Iran said on Wednesday it was removing two U.N. nuclear watchdog surveillance cameras at a uranium enrichment facility prior to the watchdog’s board passing a resolution that criticized the country for failing to fully explain uranium traces at undeclared sites.
Tehran’s move was most likely either a shot across the bow before more drastic action or an early response to the draft resolution.
Soon after Iran’s announcement, the U.N. nuclear watchdog’s 35-nation Board of Governors overwhelmingly passed a resolution criticizing Iran for failing to explain uranium traces found at three undeclared sites, diplomats at a closed-door meeting said on Wednesday.
Only two countries, Russia and China, opposed the text while 30 voted in favor and three abstained, the diplomats said.
The text says the board “expresses profound concern” the traces remain unexplained due to insufficient cooperation by Iran and calls on Iran to engage with the watchdog “without delay”.
The United States, France, Britain and Germany drafted the resolution which states the board’s “profound concern” that the traces remain unexplained due to Tehran’s lack of cooperation with the International Atomic Energy Agency (IAEA) and calls on Iran to take up an offer of more talks “without delay”.
Iranian state TV said: “So far, the IAEA has not only been ungrateful for Iran’s extensive cooperation but has also considered it as a duty. From today, relevant authorities have ordered that surveillance cameras of the Online Enrichment Monitor (OLEM) be shut down.”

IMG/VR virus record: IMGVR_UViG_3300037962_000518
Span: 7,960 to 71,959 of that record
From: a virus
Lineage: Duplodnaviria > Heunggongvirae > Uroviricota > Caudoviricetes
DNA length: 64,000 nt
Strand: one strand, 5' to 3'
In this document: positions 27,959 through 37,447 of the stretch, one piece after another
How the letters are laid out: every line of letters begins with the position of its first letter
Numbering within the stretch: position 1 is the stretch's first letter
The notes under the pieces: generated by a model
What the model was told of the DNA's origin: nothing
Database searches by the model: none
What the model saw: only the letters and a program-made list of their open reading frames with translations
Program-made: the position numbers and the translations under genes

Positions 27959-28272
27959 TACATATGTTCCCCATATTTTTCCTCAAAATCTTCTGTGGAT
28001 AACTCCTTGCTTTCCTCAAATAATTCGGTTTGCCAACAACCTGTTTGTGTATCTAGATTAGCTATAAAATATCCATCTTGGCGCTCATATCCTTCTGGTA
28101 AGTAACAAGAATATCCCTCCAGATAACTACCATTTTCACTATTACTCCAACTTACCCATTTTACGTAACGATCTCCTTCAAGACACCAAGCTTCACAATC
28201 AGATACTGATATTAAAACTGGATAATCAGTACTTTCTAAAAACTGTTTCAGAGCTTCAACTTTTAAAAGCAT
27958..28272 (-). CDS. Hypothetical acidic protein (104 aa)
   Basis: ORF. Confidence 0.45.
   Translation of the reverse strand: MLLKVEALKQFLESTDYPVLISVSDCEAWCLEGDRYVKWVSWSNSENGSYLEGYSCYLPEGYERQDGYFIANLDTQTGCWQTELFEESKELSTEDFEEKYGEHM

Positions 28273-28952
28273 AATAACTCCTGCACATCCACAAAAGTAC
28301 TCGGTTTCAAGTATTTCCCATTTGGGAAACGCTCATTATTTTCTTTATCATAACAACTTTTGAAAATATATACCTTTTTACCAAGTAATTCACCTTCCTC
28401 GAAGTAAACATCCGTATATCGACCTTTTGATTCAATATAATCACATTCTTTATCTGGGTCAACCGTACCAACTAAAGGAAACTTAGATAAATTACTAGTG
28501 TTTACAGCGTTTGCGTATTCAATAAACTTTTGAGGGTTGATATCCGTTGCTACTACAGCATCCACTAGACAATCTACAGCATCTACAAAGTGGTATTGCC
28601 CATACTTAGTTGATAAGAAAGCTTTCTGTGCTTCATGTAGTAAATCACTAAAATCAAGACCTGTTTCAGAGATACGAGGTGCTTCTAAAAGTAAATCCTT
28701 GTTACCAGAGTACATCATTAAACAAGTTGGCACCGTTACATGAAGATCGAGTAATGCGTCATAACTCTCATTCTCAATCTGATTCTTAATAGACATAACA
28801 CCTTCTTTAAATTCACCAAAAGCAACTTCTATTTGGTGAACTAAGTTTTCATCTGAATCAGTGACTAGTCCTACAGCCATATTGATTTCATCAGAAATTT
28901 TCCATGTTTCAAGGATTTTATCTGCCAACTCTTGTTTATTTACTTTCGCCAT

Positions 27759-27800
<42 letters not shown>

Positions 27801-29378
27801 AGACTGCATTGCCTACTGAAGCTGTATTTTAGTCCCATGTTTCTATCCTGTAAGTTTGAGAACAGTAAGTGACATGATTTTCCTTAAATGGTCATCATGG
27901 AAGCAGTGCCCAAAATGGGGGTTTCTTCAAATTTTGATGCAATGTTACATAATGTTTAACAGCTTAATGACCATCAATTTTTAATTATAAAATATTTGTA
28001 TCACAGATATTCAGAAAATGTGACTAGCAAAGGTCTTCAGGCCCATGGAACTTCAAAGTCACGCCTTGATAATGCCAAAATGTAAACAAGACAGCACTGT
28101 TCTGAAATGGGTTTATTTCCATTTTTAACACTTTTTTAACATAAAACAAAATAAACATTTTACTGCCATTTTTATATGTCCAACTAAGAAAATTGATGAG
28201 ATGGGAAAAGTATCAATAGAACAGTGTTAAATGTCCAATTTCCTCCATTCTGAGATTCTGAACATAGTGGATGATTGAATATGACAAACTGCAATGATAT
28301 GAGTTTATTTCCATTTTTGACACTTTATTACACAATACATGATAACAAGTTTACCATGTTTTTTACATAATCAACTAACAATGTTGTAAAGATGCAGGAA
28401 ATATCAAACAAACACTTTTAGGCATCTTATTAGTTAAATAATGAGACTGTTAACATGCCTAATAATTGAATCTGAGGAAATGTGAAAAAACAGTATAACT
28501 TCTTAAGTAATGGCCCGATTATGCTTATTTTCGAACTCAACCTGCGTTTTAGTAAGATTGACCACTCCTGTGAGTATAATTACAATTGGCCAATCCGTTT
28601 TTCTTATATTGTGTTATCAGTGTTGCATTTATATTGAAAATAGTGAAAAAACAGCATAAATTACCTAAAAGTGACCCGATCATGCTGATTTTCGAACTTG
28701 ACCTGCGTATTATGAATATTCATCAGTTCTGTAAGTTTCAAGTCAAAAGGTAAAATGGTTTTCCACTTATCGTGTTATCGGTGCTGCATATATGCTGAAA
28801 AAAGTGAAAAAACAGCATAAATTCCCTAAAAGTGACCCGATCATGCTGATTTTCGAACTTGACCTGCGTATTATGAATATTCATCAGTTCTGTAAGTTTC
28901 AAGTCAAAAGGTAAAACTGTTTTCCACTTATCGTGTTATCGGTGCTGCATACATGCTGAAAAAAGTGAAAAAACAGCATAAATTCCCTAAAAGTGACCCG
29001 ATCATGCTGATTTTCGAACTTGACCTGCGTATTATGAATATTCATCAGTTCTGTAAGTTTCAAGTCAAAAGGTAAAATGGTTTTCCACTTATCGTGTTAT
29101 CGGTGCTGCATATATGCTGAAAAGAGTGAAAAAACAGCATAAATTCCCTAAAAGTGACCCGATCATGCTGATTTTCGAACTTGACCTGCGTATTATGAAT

Iran bristles at IAEA board resolutions against it and has warned of retaliation. That could further undermine already stalled talks on rescuing the 2015 nuclear deal.
Since Washington withdrew from that deal in 2018 under then-President Donald Trump and reimposed sanctions against Iran, Tehran has breached many of the deal’s restrictions on its nuclear activities including enrichment. It is enriching to up to 60% purity, close to the roughly 90% of weapons-grade.
Iran says its nuclear designs are wholly peaceful.
“We are not taking this action to escalate a confrontation for political purposes. We seek no such escalation,” a U.S. statement to the board said, adding that Iran removing cameras installed under the deal would be “extremely regrettable and counterproductive to the diplomatic outcome we seek.”
Copyright 2022 Thomson/Reuters (Additions and edits for FISM News by Michael Cardinal)